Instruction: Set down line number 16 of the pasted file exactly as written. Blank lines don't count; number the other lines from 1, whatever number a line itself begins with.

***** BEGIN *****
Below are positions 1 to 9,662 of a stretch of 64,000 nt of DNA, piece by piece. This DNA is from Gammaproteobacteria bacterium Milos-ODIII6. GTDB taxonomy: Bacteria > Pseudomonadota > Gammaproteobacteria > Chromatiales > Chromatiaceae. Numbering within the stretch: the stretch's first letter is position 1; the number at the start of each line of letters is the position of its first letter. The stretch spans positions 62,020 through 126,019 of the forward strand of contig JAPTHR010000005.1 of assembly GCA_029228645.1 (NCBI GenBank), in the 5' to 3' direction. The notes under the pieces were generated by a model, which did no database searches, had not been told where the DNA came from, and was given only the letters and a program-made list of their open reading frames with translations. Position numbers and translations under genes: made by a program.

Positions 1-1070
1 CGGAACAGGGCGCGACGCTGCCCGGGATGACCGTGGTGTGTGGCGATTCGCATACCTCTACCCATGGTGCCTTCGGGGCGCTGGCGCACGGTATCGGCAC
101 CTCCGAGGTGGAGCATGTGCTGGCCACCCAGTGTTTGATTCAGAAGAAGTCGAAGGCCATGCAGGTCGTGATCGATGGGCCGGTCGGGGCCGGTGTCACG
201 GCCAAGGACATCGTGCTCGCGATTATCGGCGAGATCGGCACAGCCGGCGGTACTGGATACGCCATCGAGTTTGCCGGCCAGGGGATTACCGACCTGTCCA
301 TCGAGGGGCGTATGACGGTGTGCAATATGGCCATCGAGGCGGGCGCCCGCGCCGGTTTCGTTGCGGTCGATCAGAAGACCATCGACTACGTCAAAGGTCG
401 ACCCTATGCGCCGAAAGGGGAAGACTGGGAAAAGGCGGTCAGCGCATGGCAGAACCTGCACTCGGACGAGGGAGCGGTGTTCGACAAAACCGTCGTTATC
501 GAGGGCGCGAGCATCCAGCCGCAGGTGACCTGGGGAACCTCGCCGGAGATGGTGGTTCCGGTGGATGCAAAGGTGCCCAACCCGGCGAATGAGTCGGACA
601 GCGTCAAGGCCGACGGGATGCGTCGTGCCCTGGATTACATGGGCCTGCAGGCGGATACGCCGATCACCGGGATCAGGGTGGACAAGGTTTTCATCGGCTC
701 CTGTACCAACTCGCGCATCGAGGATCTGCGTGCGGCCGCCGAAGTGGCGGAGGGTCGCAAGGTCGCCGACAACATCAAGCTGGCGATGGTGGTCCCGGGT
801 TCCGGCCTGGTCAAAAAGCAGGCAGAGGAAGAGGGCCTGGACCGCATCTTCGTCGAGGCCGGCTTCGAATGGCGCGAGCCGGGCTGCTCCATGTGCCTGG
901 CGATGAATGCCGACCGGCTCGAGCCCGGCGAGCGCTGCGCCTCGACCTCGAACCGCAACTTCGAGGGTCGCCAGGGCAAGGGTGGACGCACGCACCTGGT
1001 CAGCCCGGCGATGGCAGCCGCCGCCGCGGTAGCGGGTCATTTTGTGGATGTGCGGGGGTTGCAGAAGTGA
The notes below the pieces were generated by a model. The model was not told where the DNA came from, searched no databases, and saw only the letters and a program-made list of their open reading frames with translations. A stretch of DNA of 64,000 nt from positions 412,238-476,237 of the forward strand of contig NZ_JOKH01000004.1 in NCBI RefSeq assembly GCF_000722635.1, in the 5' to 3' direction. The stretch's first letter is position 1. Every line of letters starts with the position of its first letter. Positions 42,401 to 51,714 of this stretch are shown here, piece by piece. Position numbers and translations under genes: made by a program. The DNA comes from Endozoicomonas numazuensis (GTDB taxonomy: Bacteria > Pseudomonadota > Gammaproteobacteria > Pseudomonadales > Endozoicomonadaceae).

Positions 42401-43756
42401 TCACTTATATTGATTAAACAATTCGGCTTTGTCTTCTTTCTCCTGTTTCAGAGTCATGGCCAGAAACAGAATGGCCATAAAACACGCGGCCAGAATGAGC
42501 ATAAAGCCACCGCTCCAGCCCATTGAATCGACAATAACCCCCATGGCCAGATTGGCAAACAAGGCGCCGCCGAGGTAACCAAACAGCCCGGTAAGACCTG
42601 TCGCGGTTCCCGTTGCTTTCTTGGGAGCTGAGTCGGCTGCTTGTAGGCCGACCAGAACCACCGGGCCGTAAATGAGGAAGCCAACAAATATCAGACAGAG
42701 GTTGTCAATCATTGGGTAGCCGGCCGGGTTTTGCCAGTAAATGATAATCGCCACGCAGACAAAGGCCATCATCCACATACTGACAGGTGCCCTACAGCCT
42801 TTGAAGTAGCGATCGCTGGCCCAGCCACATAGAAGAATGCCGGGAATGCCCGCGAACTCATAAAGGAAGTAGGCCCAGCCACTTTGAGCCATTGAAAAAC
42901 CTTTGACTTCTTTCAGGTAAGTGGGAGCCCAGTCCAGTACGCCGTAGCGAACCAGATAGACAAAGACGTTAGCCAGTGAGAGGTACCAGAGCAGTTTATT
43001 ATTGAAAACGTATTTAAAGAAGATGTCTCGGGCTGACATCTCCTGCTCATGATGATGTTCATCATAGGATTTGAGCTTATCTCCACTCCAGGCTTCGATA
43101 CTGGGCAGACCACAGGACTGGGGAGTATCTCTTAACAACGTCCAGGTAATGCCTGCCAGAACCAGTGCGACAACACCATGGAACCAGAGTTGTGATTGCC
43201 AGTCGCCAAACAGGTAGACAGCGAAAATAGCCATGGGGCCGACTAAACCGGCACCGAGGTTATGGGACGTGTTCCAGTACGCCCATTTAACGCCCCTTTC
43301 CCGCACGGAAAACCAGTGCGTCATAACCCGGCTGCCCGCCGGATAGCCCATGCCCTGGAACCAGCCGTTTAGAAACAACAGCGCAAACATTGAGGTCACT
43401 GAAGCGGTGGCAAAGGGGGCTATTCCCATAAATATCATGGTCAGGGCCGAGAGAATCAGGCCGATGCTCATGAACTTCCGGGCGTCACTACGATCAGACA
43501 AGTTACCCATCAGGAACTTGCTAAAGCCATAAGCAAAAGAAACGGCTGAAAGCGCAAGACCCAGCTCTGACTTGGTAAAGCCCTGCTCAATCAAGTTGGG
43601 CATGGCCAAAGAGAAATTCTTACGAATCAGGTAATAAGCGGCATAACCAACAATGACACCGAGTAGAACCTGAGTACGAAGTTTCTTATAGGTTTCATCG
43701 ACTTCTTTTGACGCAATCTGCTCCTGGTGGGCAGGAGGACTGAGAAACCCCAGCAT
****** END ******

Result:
42401 TCACTTATATTGATTAAACAATTCGGCTTTGTCTTCTTTCTCCTGTTTCAGAGTCATGGCCAGAAACAGAATGGCCATAAAACACGCGGCCAGAATGAGC